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Surfrider Foundation

CALIFORNIA | LOCAL
November 26, 2000 | JOE MOZINGO, TIMES STAFF WRITER
Where would you rather surf: at an artificial reef created by an environmental group, or a nearby sewage outflow pipe built by the city of Los Angeles? If you want to catch some waves, you'd better pick the pipe. The first artificial surf reef in North America, built by the Surfrider Foundation in September, has yet to produce a ridable wave.
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CALIFORNIA | LOCAL
December 20, 1992
Did I read that correctly? Did that article on the Surfrider Foundation say they are opposing the restoration of the Bolsa Chica wetlands because the waves won't be as good ("Wetlands Project Prompts a Wave of Protest," Dec. 7)? I thought the Surfrider Foundation was an environmental organization that cared about good stewardship over the Earth. Boy, was I wrong! This group has unmasked its selfish motives, and I think its position is an embarrassment to the organization. JIM RUZIECKI Huntington Beach
CALIFORNIA | LOCAL
October 22, 2000
Re "Sewer Systems Across O.C. Need Help, Group Reports" (Oct. 11): The Surfrider Foundation has performed another public service by quantifying the obvious; namely, the decentralized, fragmented, local approach to planning and maintaining our water is beyond the professional abilities of the local agencies. The article illustrates the problem. Six organizations were referenced for their expertise and comment, and that count does not include the Surfrider Foundation and the 34 separate local agencies they studied.
CALIFORNIA | LOCAL
January 10, 1993
The Surfrider Foundation is an environmental organization dedicated to the protection of the coastal environment, as stated in its mission statement. And yes, the surfers are fighting for the protection of the waves. Waves, an integral part of coastal dynamics, are threatened by pollution, overdevelopment and urban encroachment. Calling surfers, especially those who volunteer hundreds of hours to protect and enhance their local communities, "selfish" is irresponsible. Although the surfers were definitely the most visible "paddle-out" participants, do not forget the families, bird-watchers, beach-goers and many Bolsa Chica area residents who instinctively know smaller jetties and fewer homes built so close to a fragile coastal environment is better stewardship of the wetlands, not to mention more economically feasible than building revetments and dredging sand to replace lost beaches.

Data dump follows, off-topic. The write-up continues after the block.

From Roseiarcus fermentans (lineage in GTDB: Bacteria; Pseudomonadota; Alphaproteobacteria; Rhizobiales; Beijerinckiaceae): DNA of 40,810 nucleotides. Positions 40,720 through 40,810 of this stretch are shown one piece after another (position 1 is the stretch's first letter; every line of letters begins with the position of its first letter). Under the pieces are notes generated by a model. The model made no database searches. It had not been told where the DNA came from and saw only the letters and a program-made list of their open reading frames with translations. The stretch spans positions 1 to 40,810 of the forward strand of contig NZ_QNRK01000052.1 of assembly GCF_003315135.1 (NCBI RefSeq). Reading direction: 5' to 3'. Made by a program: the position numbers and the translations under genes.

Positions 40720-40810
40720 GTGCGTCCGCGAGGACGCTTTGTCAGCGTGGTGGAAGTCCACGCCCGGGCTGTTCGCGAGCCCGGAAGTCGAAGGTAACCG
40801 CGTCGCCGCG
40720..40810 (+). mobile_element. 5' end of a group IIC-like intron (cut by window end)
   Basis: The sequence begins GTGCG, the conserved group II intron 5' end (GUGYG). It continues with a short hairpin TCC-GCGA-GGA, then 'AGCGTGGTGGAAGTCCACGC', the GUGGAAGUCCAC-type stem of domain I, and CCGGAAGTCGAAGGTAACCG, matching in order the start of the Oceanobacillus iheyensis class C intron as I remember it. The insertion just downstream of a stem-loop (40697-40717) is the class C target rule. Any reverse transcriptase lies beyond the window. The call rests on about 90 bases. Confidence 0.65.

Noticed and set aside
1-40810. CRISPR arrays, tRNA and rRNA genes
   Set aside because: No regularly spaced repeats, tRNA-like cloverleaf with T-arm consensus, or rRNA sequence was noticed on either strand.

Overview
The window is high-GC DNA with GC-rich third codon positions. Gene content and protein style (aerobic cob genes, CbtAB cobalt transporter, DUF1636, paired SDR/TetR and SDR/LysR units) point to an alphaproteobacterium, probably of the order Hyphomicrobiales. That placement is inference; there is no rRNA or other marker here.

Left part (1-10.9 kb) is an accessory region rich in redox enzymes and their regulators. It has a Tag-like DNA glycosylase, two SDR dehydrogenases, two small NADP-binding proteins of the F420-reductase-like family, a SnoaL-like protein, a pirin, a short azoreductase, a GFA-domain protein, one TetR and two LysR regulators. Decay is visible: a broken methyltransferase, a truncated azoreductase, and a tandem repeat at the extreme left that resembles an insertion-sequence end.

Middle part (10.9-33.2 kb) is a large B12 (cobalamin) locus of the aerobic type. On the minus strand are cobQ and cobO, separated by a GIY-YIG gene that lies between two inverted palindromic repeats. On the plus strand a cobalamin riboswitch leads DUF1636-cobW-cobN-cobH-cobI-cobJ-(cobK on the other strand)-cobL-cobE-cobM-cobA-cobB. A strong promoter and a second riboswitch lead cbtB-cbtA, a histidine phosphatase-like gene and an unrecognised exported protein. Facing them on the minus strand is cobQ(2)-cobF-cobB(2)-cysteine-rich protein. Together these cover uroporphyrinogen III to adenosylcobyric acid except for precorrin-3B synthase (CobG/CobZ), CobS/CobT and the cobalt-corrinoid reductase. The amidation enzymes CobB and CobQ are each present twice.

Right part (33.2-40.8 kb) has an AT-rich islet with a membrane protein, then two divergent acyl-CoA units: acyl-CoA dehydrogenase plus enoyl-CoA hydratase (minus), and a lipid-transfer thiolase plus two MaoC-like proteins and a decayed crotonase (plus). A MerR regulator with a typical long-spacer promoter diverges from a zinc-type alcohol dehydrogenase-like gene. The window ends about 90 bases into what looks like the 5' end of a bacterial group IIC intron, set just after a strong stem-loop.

CALIFORNIA | LOCAL
May 1, 1995 | LESLIE EARNEST
Maintaining that recent water tests at two popular beaches show bacteria counts that could make swimmers ill, members of the Surfrider Foundation will take their case to the City Council on Tuesday and recommend ways to address the problem. In a letter to the council, foundation members say they test the waters at six swimming areas and that "people have a right to know" about the outcome.
CALIFORNIA | LOCAL
August 30, 1991 | RHONDA NOWAK
Local surfers, environmentalists and city officials are joining together in the new Ventura County chapter of the Surfrider Foundation to try to protect the Gold Coast. The group will work to curb coastal pollution, ensure public beach access and preserve county shorelines, organizers said. The group will meet at 7:30 p.m. today at Ventura City Hall, Room 202. Participants should park and enter at the rear of the building, organizers said.
CALIFORNIA | LOCAL
February 15, 1995 | RUSS LOAR
The Surfrider Foundation will soon begin testing bacteria levels in often-polluted waters near Seal Beach, a task abandoned by the county Health Care Agency in the wake of the collapsed county investment pool. The county has indefinitely suspended routine testing of coastal waters because of its bankruptcy, according to Larry Honeybourne, chief of the Health Care Agency's water quality control program.
CALIFORNIA | LOCAL
June 10, 1994
Chevron agreed to create an artificial reef in the Santa Monica Bay to make up for the surfing spots that disappeared after the oil company built a jetty in El Segundo, it was announced today. The joint agreement between Chevron, the Surfrider Foundation and the California Coastal Commission is the first time a major corporation, public agency and citizens group have joined forces to re-create surfing spots, said Surfrider Foundation Executive Director Jake Grubb.
CALIFORNIA | LOCAL
September 27, 1998
On behalf of the Ventura County Chapter of the Surfrider Foundation, I would like to commend the Board of Supervisors for taking a momentous step toward protecting the health of the county's many beach goers and ocean users. By unanimously approving the ocean water monitoring plan presented by the county Environmental Health Department on Sept. 15, the supervisors ensured that Ventura County can no longer be pointed to as the only California coastal county not testing its ocean waters for bacteria on a regular basis.
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